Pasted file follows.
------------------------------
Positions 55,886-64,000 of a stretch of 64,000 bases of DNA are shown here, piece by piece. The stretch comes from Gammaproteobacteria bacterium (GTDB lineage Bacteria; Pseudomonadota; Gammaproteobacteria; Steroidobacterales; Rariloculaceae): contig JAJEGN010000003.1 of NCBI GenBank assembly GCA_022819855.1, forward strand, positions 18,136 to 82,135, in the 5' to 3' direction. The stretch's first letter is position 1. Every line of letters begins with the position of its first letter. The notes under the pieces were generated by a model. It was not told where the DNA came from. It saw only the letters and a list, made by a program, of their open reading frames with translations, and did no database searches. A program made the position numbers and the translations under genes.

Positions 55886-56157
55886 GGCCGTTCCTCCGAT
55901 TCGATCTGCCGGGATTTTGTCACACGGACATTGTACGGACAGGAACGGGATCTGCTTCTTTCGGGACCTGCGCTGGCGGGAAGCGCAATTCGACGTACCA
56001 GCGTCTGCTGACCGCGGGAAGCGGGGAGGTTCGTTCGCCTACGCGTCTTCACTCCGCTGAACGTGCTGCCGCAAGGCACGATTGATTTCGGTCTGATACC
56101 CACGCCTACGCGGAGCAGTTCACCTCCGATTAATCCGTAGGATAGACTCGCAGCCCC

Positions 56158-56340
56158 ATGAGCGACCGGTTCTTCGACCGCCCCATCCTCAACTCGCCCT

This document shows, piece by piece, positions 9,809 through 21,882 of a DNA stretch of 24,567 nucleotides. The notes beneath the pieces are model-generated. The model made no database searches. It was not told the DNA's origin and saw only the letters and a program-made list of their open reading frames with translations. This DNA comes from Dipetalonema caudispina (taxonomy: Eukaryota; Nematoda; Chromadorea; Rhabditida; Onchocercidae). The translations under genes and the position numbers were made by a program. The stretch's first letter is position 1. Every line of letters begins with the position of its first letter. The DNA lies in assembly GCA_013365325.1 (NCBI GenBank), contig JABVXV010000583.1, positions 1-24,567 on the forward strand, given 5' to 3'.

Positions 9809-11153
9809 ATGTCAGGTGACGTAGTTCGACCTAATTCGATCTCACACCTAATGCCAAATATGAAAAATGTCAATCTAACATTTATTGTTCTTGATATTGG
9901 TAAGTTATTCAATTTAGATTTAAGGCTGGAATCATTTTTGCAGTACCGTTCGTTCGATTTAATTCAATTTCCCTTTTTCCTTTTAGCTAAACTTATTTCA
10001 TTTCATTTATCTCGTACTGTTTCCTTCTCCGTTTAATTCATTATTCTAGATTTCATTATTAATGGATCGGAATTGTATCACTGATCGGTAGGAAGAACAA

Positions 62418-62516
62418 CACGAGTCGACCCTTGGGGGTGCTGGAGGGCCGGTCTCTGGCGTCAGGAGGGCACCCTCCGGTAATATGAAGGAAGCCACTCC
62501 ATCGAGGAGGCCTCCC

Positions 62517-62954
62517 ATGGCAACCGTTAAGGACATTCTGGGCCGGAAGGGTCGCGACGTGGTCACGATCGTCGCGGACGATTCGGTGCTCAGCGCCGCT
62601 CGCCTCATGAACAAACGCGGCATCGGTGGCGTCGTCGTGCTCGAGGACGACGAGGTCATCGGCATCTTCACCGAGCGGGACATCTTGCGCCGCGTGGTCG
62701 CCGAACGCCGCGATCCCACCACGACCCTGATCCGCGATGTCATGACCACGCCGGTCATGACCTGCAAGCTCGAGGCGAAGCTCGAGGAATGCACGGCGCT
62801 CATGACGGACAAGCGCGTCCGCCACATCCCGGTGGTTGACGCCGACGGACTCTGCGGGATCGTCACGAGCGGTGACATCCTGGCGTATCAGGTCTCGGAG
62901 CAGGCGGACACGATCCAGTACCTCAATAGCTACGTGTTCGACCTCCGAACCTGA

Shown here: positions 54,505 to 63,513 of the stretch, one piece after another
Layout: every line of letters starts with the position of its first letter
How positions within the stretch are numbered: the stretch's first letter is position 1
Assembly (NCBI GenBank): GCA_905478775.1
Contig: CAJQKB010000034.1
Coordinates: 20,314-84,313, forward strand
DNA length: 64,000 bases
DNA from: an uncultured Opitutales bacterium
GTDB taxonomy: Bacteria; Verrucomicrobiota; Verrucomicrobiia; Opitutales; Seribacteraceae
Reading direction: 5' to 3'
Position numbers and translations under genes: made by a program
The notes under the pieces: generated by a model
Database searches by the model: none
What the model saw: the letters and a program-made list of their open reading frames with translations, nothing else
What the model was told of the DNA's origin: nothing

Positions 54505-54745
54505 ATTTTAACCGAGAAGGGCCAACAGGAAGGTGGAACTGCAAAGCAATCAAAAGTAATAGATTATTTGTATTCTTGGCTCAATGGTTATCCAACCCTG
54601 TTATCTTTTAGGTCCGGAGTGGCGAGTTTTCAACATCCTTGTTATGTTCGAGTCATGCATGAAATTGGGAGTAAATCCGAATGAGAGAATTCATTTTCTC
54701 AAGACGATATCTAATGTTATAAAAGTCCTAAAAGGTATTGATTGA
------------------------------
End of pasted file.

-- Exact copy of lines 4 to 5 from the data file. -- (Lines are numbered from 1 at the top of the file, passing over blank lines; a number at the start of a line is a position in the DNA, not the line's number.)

55901 TCGATCTGCCGGGATTTTGTCACACGGACATTGTACGGACAGGAACGGGATCTGCTTCTTTCGGGACCTGCGCTGGCGGGAAGCGCAATTCGACGTACCA
56001 GCGTCTGCTGACCGCGGGAAGCGGGGAGGTTCGTTCGCCTACGCGTCTTCACTCCGCTGAACGTGCTGCCGCAAGGCACGATTGATTTCGGTCTGATACC